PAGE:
Billy witnesses two tramps accidentally kill someone during a robbery. The tramps lock him up and decide that he must be killed, too.



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Director: George Nichols
Stars: Marie Eline, Ethel Wright, James Cruze


Credited cast:
Edna Foster ...
First Tramp
Joseph Graybill ...
Second Tramp
Dell Henderson ...
Rich Man
Rich Woman
Kate Bruce ...
The Maid
Frank Evans ...
The Farmer
W. Chrystie Miller ...
Robbery Victim
Rest of cast listed alphabetically:
On Bench
Grace Henderson ...
Woman on Porch
Harry Hyde ...
On Lawn
Charles Hill Mailes ...
Farmhand / Rescuer
Alfred Paget ...
Farmhand / Rescuer


Billy witnesses two tramps accidentally kill someone during a robbery. The tramps lock him up and decide that he must be killed, too.

Plot Summary | Add Synopsis


Drama | Short





Release Date:

19 October 1911 (USA)  »

Filming Locations:


Company Credits

Production Co:

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Technical Specs


Sound Mix:

Aspect Ratio:

1.33 : 1
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User Reviews

Random Adventures
13 May 2006 | by (New York City) – See all my reviews

This is a lesser example of Griffith's series of shorts concerned with social problems, like WHAT SHALL WE DO WITH OUR OLD? and ONE IS BUSINESS, THE OTHER CRIME. It is, according to its first title, "suggested by Press Comment on the Tramp Evil." Billy, a poor bootblack, played by Edna Foster, decides to try finding a town where business is better. On the road he meets with two tramps, played by Donald Crisp and Joseph Graybill. They force him to beg for them, and then rob and kill an old man.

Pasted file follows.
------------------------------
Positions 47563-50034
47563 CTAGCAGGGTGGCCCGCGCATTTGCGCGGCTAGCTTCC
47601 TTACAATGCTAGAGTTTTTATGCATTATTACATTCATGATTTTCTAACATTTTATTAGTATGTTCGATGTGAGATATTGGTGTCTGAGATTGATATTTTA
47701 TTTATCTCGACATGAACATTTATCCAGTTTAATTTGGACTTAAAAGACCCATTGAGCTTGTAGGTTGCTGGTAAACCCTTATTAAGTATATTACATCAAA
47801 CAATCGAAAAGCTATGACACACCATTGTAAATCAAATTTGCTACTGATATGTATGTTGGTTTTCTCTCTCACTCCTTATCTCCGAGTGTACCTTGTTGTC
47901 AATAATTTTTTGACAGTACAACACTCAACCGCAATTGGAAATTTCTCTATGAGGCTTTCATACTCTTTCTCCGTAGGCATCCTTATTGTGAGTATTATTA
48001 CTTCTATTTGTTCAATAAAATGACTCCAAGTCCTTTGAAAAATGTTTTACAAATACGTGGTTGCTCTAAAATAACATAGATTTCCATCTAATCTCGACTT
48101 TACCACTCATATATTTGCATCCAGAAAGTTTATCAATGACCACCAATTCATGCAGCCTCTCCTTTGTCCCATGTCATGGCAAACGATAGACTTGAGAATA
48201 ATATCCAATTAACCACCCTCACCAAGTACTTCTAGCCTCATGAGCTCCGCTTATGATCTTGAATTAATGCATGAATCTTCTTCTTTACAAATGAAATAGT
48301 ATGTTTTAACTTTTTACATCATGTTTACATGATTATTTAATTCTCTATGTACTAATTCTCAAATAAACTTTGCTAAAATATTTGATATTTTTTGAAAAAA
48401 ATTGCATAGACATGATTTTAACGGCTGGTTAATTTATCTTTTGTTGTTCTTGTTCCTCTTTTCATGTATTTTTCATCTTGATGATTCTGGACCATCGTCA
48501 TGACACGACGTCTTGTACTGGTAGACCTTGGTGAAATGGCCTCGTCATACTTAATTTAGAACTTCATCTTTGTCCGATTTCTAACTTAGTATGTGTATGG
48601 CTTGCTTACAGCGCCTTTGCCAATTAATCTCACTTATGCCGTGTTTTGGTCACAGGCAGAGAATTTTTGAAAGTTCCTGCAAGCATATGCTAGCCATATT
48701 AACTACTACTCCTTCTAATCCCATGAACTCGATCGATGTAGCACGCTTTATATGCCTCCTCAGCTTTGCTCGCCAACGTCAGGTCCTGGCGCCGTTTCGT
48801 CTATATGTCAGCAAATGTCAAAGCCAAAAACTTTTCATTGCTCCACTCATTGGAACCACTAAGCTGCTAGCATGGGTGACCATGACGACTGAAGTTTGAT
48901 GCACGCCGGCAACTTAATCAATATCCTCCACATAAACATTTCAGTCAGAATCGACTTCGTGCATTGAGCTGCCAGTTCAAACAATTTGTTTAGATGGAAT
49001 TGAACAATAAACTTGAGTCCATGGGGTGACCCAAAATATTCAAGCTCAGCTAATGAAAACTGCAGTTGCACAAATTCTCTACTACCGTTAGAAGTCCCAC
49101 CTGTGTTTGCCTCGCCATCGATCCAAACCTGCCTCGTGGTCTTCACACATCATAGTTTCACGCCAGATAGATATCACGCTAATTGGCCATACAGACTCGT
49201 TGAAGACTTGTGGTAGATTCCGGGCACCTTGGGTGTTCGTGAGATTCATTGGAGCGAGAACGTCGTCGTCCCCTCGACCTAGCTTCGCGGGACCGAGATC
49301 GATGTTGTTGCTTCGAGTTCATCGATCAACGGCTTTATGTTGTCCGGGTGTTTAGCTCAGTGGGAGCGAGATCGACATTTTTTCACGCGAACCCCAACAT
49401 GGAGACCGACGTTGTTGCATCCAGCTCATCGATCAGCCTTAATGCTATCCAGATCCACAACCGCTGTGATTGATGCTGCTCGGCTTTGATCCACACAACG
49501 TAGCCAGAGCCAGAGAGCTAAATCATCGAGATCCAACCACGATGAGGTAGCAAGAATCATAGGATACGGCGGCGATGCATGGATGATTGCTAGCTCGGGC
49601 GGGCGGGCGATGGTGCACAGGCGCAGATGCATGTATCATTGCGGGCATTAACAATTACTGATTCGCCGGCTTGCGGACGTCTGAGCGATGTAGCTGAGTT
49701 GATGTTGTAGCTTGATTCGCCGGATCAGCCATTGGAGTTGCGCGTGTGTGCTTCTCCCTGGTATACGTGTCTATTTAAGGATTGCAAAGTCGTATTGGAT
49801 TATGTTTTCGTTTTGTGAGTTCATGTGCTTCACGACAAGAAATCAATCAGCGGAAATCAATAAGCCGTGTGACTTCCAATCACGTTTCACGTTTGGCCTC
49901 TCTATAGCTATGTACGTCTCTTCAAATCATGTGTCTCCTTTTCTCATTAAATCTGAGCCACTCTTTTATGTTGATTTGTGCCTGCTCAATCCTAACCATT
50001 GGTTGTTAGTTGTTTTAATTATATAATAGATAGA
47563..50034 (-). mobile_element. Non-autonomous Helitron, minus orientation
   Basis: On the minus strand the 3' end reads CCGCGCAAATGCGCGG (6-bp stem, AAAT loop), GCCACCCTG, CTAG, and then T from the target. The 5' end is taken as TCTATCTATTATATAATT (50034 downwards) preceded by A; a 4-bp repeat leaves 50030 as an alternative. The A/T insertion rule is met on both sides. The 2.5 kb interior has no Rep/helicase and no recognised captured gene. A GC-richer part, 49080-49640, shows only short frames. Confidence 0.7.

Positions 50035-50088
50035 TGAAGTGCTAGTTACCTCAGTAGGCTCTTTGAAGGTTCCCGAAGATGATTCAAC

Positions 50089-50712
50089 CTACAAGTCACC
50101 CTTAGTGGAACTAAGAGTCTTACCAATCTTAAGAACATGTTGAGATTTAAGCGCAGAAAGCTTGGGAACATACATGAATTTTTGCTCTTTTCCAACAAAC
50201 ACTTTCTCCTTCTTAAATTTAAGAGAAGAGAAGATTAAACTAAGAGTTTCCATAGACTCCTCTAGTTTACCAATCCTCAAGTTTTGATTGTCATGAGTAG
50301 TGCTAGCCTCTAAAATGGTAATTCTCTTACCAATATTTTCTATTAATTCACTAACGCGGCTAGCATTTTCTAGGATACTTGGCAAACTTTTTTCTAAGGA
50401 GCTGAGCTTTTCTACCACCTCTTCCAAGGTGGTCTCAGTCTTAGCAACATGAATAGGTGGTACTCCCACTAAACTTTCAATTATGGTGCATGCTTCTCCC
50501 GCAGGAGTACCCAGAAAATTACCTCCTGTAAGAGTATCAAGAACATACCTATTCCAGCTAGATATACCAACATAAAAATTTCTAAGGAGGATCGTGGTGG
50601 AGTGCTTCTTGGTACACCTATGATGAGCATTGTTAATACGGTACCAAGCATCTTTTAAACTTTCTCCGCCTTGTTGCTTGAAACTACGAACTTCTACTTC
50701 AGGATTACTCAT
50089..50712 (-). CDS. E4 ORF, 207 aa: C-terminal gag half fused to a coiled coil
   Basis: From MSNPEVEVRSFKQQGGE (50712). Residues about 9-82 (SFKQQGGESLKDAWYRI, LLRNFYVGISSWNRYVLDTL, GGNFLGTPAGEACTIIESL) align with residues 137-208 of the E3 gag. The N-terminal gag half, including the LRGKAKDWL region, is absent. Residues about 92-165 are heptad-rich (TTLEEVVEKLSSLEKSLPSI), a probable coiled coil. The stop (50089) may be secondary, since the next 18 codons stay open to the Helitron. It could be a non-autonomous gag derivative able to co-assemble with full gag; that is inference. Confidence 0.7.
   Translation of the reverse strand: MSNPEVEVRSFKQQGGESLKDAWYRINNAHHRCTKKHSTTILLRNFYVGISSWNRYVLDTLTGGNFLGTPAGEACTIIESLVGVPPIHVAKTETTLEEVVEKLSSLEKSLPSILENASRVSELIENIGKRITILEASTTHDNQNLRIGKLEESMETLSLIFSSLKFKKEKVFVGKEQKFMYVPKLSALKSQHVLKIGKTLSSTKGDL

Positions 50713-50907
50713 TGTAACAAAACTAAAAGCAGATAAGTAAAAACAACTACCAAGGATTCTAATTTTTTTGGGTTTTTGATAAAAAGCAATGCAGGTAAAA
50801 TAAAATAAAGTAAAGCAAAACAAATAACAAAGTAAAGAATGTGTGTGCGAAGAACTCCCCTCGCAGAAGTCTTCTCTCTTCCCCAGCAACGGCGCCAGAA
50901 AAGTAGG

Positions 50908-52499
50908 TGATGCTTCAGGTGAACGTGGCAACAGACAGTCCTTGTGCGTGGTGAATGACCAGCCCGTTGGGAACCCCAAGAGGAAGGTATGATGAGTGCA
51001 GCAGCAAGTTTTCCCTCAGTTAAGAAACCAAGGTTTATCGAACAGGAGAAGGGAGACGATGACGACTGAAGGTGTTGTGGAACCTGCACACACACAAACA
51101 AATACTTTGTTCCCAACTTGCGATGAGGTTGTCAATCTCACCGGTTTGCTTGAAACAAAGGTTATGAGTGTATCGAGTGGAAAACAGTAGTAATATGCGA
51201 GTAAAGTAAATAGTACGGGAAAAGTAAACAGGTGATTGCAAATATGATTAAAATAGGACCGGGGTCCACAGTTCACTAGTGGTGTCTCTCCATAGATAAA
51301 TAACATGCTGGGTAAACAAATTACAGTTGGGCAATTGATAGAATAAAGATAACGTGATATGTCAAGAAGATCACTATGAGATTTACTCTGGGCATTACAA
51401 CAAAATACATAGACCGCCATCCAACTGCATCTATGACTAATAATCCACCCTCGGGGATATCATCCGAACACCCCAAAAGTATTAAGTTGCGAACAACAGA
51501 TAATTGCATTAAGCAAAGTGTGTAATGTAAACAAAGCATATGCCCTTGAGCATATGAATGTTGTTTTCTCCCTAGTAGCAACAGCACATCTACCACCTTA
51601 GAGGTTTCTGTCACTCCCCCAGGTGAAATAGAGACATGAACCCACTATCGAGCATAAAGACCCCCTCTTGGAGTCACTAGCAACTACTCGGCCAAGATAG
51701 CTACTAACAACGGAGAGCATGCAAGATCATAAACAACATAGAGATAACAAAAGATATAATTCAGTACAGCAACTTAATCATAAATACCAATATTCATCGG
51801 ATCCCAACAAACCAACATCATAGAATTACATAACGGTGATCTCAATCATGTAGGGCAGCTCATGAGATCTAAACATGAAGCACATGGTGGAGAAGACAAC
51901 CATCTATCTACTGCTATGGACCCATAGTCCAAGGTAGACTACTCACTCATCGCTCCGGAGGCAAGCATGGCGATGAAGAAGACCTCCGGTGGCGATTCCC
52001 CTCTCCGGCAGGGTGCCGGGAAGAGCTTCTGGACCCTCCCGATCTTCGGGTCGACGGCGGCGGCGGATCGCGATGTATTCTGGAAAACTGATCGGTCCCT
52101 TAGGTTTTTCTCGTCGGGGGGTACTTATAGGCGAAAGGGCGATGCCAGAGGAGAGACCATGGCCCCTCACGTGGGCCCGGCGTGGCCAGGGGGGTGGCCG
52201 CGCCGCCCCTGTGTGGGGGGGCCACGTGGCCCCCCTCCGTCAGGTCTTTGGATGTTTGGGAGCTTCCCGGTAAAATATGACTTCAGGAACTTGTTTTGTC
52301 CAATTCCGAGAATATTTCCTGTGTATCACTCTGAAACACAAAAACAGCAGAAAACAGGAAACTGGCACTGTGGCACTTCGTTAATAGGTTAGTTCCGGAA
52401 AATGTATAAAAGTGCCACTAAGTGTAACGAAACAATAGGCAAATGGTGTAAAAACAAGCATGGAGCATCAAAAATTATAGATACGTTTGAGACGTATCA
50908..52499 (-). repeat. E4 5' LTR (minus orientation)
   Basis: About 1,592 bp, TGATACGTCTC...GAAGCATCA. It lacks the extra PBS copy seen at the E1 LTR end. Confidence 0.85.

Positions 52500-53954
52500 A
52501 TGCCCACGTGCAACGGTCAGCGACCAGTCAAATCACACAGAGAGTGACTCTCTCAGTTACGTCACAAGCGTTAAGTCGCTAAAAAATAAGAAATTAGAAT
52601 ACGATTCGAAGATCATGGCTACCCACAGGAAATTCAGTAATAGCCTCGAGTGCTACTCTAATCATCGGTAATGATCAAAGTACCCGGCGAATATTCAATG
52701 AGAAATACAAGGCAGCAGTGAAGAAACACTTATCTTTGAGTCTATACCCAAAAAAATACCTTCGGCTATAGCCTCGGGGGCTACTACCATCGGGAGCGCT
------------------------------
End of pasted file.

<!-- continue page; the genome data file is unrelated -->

At this point, Billy protests and they decide to kill him. They lock him in a shack while they decide which of them is to do the evil deed. Billy is rescued when a friendly dog carries a plea to help to a rich family in the neighborhood. They subdue the tramps and adopt Billy.

Some of what I consider to be weakness in the story -- the randomness of the tramps' crimes -- may well be an artifact of the short length of this film and the contemporary view of tramps. It may also be an attempt to tell the story from Billy's point of view, in which adults' actions seem capricious. Also, Griffith offers no clear solution to the problem; but he never did. He always seemed more interested in stating a problem than solving it.

In any case, this particular short, while done well enough, suffers from these uncertainties. While not bad, it is certainly understandable that this is not one of Griffith's better-known pieces.

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